Feb. 14, 2019 – Today, the Environmental Protection Agency (EPA) is holding a hearing on a proposed revision to a rule under the Clean Air Act to limit greenhouse gas emissions from new fossil fuel-fired power plants. The proposed rule would change a 2015 limit on emission of greenhouse gases emitted from fossil fuel power plants, under the New Source Performance Standard.
In addition to testifying at the hearing, Dr. Mona Sarfaty, director of The Medical Society Consortium on Climate & Health, released the following statement.
Today’s hearing is the latest in an ongoing effort to loosen the requirements on one of the largest contributors to climate change. As physicians, we are alarmed because the greenhouse gas emissions from power plants drive climate change and make our patients sicker. This move is reversing progress and taking us in the wrong direction.
In fact, the rule that the EPA is seeking to undo is one of several regulations that benefit the health of our people, our economy and our planet. This is exactly the moment when the EPA should be doing more, not less, to clean our air. Coal-fired power plants produce more carbon dioxide than other types of electric power-generating plants. We are seeing the negative health effects of coal-fired plants’ pollutants and climate change in doctors’ offices and hospitals across the country.
This change will harm us all, but it will take a greater toll on some who are most vulnerable, including children, pregnant women, people with pre-existing chronic conditions, poor people, and some communities of color.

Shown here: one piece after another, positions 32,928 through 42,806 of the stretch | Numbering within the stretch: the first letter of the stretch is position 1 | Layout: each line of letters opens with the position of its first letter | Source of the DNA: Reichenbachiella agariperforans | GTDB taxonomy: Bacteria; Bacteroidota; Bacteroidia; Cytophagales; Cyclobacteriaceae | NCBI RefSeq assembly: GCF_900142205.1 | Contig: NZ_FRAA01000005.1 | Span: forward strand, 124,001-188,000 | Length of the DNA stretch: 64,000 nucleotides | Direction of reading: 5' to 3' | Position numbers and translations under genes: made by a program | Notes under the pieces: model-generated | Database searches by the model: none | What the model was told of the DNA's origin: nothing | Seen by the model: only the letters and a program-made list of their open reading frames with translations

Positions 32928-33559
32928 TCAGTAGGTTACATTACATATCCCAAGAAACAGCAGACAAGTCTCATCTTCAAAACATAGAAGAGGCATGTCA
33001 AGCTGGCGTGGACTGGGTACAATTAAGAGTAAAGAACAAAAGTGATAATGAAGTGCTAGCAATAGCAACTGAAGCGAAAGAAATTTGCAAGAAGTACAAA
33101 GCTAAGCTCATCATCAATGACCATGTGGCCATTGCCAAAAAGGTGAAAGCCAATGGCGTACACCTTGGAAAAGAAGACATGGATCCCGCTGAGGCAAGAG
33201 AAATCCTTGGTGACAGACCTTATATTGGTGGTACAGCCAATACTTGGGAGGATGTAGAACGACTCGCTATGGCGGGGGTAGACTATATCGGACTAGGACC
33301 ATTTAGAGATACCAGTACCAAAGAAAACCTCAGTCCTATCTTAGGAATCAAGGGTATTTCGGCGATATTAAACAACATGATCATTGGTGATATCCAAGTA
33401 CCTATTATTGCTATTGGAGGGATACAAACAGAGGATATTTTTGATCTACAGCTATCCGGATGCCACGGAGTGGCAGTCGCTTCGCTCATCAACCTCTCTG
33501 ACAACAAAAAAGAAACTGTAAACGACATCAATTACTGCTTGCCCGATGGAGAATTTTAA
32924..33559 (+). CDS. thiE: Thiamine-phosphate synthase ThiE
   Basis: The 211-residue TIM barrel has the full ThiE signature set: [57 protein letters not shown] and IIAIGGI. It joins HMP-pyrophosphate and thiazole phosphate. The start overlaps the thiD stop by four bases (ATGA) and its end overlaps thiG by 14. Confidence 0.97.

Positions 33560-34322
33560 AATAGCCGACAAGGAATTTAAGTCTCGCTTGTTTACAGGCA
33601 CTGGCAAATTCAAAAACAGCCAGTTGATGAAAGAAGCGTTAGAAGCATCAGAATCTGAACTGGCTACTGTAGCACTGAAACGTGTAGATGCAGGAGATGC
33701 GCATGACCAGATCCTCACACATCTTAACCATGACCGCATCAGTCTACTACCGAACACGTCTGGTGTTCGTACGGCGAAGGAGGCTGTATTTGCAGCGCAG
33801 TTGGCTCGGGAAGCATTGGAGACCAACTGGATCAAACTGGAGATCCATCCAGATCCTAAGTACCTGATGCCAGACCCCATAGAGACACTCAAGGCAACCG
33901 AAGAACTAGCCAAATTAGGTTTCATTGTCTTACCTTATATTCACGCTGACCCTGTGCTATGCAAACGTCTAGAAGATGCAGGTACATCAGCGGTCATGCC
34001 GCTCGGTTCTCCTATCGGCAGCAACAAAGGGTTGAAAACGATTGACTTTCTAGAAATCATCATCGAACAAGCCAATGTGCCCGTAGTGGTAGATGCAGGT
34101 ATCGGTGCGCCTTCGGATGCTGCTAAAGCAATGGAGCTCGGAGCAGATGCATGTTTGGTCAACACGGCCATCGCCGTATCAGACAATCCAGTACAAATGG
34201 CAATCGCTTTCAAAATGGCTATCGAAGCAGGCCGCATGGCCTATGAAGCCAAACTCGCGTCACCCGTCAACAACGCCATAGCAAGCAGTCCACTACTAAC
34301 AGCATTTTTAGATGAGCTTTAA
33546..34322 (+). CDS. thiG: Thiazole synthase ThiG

This rule change will harm people living in communities next to coal-fired power plants who are exposed to dangerous pollutants in their air and water. People living in these so-called “fence line communities” are already experiencing the effects of environmental injustice and the EPA is poised to deepen that burden. We cannot permit the EPA to pretend that the very real and tangible impacts of coal fired power plants do not exist. Doctors see the death and illness that are caused by these pollutants; the effects include heart disease, cancers, lung disease, diabetes and even low birth weights and death among infants.
These new performance standards put the EPA’s charge–to protect public health and the environment–on its head, by failing to protect either.
For additional information on the health harms from climate change, you can see the Consortium’s 2017 report, Medical Alert! Climate Change is Harming Our Health at https://medsocietiesforclimatehealth.org/reports/medical-alert/
Members of the Medical Society Consortium include: American College of Physicians (ACP), American Academy of Family Physicians (AAFP), American Academy of Pediatrics (AAP), American College of Obstetrics and Gynecology (ACOG), the American Academy of Allergy Asthma & Immunology (AAAI), American College of Preventive Medicine (ACPM), American Podiatric Medical Association (APMA), American Geriatrics Society (AGS), Academy of Integrative Health and Medicine (AIHM), American Association of Community Psychiatrists (AACP), National Medical Association (NMA), Society of General Internal Medicine (SGIM), American Telemedicine Association (ATA), Society of Gynecologic Oncology (SGO), the California Chapter of American College of Emergency Physicians (ACEP-CA), American College of Osteopathic Internists (ACOI), American Medical Association (AMA), American Psychiatric Association (APA), American Medical Women’s Association (AMWA), American Academy of Dermatology (AAD), American College of Lifestyle Medicine (ACLM), American College of Occupational and Environmental Medicine (ACOEM), and Infectious Diseases Society of America (IDSA).